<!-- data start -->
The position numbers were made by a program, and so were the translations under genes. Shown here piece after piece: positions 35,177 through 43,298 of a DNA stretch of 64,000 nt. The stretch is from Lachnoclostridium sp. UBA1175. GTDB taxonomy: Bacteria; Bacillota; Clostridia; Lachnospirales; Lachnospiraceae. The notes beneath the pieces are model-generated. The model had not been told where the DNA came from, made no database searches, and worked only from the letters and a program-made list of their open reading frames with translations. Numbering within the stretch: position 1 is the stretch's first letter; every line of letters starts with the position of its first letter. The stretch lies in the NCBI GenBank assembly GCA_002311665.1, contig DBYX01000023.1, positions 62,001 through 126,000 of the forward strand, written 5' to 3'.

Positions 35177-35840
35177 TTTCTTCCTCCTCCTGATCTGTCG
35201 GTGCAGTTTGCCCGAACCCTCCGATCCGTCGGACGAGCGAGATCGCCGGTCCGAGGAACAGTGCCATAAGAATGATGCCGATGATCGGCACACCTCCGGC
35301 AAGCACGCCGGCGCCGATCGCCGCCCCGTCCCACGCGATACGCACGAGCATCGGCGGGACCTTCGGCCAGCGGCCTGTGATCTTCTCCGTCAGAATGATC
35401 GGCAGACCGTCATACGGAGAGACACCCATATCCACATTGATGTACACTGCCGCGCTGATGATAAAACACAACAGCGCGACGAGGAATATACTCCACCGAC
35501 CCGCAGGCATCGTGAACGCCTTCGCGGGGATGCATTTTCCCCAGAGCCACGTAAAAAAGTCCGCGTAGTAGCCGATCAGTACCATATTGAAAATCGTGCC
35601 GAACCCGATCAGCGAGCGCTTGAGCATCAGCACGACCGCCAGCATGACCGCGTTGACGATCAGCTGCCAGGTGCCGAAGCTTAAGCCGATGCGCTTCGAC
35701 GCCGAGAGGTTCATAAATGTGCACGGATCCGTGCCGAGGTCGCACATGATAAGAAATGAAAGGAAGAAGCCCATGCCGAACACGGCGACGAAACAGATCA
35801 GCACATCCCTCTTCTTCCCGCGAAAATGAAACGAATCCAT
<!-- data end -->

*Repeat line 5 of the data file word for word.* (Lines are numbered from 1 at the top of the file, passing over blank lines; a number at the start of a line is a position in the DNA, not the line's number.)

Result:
35301 AAGCACGCCGGCGCCGATCGCCGCCCCGTCCCACGCGATACGCACGAGCATCGGCGGGACCTTCGGCCAGCGGCCTGTGATCTTCTCCGTCAGAATGATC